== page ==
By Megan Cassella
WASHINGTON (Reuters) - With seven performances under his belt, U.S. President Barack Obama will try one last time to bring the house down at the annual White House correspondents' dinner on Saturday, a night of playful ribbing of both politicians and the news media.
The black-tie event, which Obama has previously joked is "a night when Washington celebrates itself," brings together journalists and media moguls, Hollywood stars and policy wonks and the powerbrokers from Capitol Hill.
For Obama, who is scheduled to speak around 10:20 p.m. ET (0220 GMT Sunday), it will be his final correspondents' dinner as a sitting president. Comedian Larry Wilmore, who hosts a show on the cable outlet Comedy Central, will take to the podium after the president's remarks.
White House spokesman Josh Earnest told reporters on Friday not to rule out surprises from Obama, who has polished his comedic timing over seven prior dinner appearances.
"I know that the president will certainly poke a little fun at himself," Earnest said, adding that he thought some "good-natured ribbing of his friends will occur as well."
In previous years, Obama has taken on Washington gridlock, political rivals and presidential hopefuls with usually light-hearted, but sometimes pointed, jokes.
Republican presidential front-runner Donald Trump, who won't be at the dinner, could surface in Obama's monologue.
Back in 2011, when Trump was weighing a 2012 presidential run and was in the ballroom, Obama skewered him for questioning whether the president was born in the United States. He then speculated about the change the real estate mogul would bring to the White House, including bikini-clad women in the front fountain and gold columns by the entryway.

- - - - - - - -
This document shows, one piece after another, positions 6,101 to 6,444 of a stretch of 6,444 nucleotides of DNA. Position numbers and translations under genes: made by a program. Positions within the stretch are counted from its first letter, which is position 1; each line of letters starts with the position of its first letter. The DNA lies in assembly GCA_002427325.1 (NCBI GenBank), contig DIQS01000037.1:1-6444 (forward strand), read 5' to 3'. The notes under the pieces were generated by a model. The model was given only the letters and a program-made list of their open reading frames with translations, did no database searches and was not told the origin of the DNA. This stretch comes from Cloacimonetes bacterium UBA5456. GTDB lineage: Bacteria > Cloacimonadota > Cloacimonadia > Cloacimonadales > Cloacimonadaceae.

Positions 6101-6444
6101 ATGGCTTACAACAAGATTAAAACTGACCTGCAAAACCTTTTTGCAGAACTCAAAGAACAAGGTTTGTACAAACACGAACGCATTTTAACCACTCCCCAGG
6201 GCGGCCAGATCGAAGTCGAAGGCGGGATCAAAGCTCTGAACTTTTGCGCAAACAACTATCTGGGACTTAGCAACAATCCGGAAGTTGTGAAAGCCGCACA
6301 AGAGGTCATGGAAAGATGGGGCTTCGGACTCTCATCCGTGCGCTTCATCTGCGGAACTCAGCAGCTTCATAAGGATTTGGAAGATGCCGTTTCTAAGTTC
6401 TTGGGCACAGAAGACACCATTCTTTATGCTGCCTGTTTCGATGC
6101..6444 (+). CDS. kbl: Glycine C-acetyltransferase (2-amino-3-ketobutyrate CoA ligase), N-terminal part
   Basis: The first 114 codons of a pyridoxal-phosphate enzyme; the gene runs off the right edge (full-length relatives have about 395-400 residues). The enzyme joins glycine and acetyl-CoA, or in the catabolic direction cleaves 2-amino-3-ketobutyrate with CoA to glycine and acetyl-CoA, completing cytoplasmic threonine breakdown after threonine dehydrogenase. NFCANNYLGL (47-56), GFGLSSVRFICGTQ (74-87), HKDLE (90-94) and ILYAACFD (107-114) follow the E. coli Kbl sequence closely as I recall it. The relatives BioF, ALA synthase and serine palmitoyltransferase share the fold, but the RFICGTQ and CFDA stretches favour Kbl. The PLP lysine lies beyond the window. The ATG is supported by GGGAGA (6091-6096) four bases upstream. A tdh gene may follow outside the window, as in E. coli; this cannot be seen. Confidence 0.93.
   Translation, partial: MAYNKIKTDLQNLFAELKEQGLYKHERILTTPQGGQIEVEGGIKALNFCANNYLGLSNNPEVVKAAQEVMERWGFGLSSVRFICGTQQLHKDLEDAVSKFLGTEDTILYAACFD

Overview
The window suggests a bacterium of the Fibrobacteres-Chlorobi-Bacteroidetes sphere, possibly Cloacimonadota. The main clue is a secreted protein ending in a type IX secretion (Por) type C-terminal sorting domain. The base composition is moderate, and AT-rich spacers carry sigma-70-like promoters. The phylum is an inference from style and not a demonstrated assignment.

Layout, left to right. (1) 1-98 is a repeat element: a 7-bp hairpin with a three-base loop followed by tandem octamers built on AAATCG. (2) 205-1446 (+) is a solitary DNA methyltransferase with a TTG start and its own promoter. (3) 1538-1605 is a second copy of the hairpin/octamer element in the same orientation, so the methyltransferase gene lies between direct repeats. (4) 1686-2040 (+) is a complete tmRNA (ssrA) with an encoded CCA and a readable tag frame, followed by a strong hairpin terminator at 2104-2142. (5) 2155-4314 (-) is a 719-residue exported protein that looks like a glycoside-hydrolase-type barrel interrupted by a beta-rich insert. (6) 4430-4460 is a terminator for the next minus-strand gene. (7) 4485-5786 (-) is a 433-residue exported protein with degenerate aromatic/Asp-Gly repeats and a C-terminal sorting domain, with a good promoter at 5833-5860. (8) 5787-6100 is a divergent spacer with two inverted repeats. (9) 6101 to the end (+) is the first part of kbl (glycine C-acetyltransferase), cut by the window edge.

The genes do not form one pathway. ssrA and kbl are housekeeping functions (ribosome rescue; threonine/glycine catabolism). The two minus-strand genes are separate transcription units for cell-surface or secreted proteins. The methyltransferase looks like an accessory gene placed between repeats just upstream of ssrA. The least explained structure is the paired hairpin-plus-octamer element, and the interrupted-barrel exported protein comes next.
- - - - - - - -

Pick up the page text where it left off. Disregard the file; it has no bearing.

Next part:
Wilmore, who has been working on his jokes with a small team for the last month, said he plans to talk about the presidential election and Obama's legacy. "I'll definitely bring up race," Wilmore, who is African-American, told cable network C-SPAN. "That's going to be an issue in a lot of different ways."
The dinner, a long-standing tradition, has morphed from a relatively low-key gathering of journalists and their sources into a glamorous red-carpet affair.
Invitees this year include singer Aretha Franklin, actor Morgan Freeman and Super Bowl MVP Von Miller of the Denver Broncos. Democratic presidential candidate Bernie Sanders is expected to attend, but his rival Hillary Clinton is not.
The dinner has drawn criticism from some who feel that partying with sources is not conducive to hard-hitting journalism.
C-SPAN and a number of other cable outlets plan live coverage.
(Reporting by Megan Cassella; Editing by Tim Ahmann and Mary Milliken)